In an effort to recruit new volunteers for both ReefTeach and Citizen Science programs, ReefTeachers gathered on Wednesday, November 2nd to talk story with Lyman Medeiros of Big Island TV, CH 9. “ReefTeach is a public outreach program designed to educate visitors to Kahalu`u Bay about the fragile coral reef and the creatures that occupy it,” explained Nikki Goodden, Assistant Outreach and Volunteer Coordinator for the program.
In addition to educating the public, another program, Citizen Science, measures water quality of the bay.
Volunteers learn how to conduct water sampling and detect changes in salinity, temperature, pH, turbidity, and dissolved oxygen. Any changes in these factors might indicate increases in pollution, climate change, or unusually high nutrient input. Currently, both programs are in need of volunteers.
Mr. Medeiros captured volunteers in action, explaining the six main points of good reef etiquette:
Don’t step on the coral. Fish can feed themselves. Turtles are endangered and protected by federal and state law, so do not touch or harass them. Leave everything where you found it. Rub sunscreen in well and wait 15 minutes before entering the water. Throw trash in the trash bins so it does not end up in the ocean.
The video taken on Wednesday will be used to create ads that will air on Big Island Television, local channel 9. In addition, two radio spots are being created in the hopes that local residents as well as part-time residents will volunteer. “The more volunteers we have, the better we can educate visitors, which means a healthier reef for future generations to enjoy,” Goodden explained. “And volunteering time is very flexible. We have weekly volunteers, seasonal volunteers, students, and local businesses who adopt-a-day. Anyone can be a ReefTeacher or Citizen Scientist.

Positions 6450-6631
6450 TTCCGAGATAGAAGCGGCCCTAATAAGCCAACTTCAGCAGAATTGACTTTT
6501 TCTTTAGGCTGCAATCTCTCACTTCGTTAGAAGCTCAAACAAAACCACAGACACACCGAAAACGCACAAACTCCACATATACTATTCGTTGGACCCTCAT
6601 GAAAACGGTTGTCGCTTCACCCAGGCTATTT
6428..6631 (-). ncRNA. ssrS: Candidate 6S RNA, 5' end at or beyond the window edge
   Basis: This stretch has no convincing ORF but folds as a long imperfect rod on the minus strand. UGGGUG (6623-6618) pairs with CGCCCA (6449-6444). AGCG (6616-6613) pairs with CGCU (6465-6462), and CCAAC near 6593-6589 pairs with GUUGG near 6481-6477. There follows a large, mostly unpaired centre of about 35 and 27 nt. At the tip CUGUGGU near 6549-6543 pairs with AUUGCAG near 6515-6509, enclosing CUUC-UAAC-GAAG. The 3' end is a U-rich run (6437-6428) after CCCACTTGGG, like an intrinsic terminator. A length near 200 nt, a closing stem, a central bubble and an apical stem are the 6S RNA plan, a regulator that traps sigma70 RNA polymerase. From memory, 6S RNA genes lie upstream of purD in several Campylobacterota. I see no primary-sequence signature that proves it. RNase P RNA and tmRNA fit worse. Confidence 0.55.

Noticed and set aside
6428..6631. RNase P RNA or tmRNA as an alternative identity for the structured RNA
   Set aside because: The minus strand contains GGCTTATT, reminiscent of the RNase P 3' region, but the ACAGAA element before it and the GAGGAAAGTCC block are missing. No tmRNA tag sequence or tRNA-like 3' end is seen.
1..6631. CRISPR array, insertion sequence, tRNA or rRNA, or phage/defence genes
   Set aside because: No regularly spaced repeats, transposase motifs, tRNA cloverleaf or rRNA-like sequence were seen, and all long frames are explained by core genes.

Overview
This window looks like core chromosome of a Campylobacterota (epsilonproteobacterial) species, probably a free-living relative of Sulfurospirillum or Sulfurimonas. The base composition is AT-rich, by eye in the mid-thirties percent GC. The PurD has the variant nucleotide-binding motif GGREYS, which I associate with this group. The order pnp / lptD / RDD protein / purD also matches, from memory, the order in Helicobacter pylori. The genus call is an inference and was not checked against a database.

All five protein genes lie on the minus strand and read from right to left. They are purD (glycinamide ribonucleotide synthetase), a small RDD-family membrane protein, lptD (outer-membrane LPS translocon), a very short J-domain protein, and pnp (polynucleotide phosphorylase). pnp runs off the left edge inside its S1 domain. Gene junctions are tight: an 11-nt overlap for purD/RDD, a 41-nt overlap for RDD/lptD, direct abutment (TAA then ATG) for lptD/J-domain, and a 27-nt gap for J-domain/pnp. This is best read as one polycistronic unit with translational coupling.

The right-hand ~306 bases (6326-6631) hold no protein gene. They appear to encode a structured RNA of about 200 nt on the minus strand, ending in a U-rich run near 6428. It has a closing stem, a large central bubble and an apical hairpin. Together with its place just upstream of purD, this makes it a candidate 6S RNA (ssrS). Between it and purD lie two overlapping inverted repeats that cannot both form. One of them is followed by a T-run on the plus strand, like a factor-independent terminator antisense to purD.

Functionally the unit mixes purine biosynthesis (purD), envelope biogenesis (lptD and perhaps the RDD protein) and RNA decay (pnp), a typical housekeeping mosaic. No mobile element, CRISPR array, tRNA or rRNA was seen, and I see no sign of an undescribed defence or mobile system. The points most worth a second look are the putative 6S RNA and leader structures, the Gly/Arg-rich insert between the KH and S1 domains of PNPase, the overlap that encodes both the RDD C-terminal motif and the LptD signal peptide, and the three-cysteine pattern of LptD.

And it’s fun!”
ReefTeach shifts run from 10am to 1pm daily. Citizen Science water sampling is held on Tuesdays and Saturdays at 9am and generally lasts about one hour. In addition to educating visitors, ReefTeachers enjoy talking story in general, learning from each other and sharing experiences with guests. ”The first time I saw a coral reef over 30 years ago, it was love at first sight,” states volunteer Dave Shoup. “I really appreciate being able to help people safely enjoy this magical place while protecting a threatened and critical part of our environment. It’s fun talking story with visitors and fellow reefteachers in this beautiful place.”
For further information about either program, please contact The Kohala Center at 808 887-6411 or email at email@example.com.
Mahalo to Lyman Medeiros for his time and help in this important effort!
Photos by N. Goodden